When you tell people that you’re getting married, they often think of the wedding they had, the wedding day they wish they had, the wedding they’d have today, the wedding they want you to have, and maybe, if you’re lucky, they’ll think about the wedding that you want to have.
This isn’t very helpful.
It only gets worse when it’s your family.
Some family wedding “traditions” have little grounding in what makes for a good wedding. It’s been my experience, working with many hundreds of couples, that families, however well meaning, sometimes perpetuate antiquated customs and misunderstandings about proper wedding etiquette. That rarely works in your favor.
For example, if you don’t want that big, splashy formal introduction of the wedding party at your reception, don’t do it! It’s that simple.
Your friends and family might have expectations about your wedding, coming out of family culture or simply self-interest, that are not at all what you have in mind.
Are weddings in your family transformed into family reunions, no matter the desires of the couple? It doesn’t have to be that way!
Consider those cousins who you never ever see or talk with. Are you expected to invite them to your wedding just because you were (or might be) invited to theirs, or because someone in your family thinks “it’s the right thing to do”? Break the cycle of pain! Who you invite to your wedding is entirely up to you.
So, what to do when advice or “guidance” is offered?
All you need do to is smile, patiently listen to whatever they have in mind, and say, “Thank you for your good thinking,” while you’re thinking, “There’s no way on this great green earth that I am going to do that thing!” Really. That’s it. If you’re questioned about it, it’s easy to say that you and your sweetheart need to talk about it – later.
Nobody needs to know until your wedding what you actually have or have not done.
Are your parents giving you money? Great! What a lovely gift. Like all gifts, the giver’s control of it ceases the moment the gift is given. Wedding money doesn’t buy stock in your wedding or create a board of directors.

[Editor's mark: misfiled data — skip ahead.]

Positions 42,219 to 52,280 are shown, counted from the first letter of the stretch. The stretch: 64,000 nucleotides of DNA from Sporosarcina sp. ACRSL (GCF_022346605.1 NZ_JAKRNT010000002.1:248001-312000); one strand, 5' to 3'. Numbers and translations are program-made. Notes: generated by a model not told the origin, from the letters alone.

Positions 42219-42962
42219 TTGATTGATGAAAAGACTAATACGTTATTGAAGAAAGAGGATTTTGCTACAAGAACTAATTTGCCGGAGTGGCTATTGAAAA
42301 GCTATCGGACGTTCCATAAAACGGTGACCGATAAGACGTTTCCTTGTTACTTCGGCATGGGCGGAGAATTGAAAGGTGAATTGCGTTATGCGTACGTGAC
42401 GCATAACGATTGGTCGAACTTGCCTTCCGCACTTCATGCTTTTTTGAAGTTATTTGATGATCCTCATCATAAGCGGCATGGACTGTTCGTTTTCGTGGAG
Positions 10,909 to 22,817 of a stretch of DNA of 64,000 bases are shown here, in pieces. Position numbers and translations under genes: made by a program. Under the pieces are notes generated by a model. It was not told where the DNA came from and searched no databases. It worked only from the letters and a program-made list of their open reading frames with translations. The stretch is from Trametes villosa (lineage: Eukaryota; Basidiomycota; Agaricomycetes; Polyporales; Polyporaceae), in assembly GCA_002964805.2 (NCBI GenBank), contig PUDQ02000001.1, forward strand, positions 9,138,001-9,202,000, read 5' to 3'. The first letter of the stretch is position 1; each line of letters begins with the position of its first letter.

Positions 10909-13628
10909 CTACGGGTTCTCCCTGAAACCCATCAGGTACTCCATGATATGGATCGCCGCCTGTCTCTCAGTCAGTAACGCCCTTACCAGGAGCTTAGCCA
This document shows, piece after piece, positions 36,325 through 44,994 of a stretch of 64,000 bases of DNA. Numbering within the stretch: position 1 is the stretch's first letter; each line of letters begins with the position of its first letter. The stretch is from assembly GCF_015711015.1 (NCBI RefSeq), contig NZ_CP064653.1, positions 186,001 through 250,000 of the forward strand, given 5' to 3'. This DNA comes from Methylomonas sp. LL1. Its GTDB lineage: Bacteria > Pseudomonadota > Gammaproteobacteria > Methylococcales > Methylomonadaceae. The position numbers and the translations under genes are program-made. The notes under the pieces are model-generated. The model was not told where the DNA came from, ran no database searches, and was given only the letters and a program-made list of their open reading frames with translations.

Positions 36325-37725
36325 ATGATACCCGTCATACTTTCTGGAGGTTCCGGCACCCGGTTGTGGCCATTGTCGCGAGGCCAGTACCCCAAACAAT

Being clear with yourself and with your contributors about who controls the wedding money will go a long way toward maintaining your sanity and keeping your stress low during the planning process.
If there are strings attached to that money, it may be more important to have the wedding that you want that you can afford rather than the wedding that someone else wants you to have – that you don’t – which they are willing to finance.
What are the consequences of ignoring “advice” from family and friends?
No matter how loud the outcry beforehand, by the time your wedding guests are coming through the door, everyone has usually resolved to behave appropriately, at least for the moment. They may well have forgotten about the thing they wanted you to do. Even if they didn’t, you can bet that they will show up and happily eat your food and drink your drink.
If there is caterwauling after your wedding, so be it. The experience of your wedding and the memories you’ll cherish are what’s important, and those memories will last much longer than any family upset.
All of this is not to say that family and friends don’t have good advice for you. Many of them do! To be clear, lots of families and friends are genuinely helpful, clear-thinking, and supportive. And they know when to keep silent and when to offer guidance.
So deal with all of the advice-givers, well-intentioned or not, with love, grace, and honor. Your wedding planning will be better for it, and you’ll have the wedding you want.
- David L. Egan is the proprietor and steward of Chase Court, a wedding and event venue in downtown Baltimore. Visit Chasecourt.com, and follow ChaseCourtWeddingVenue on Instagram and Facebook.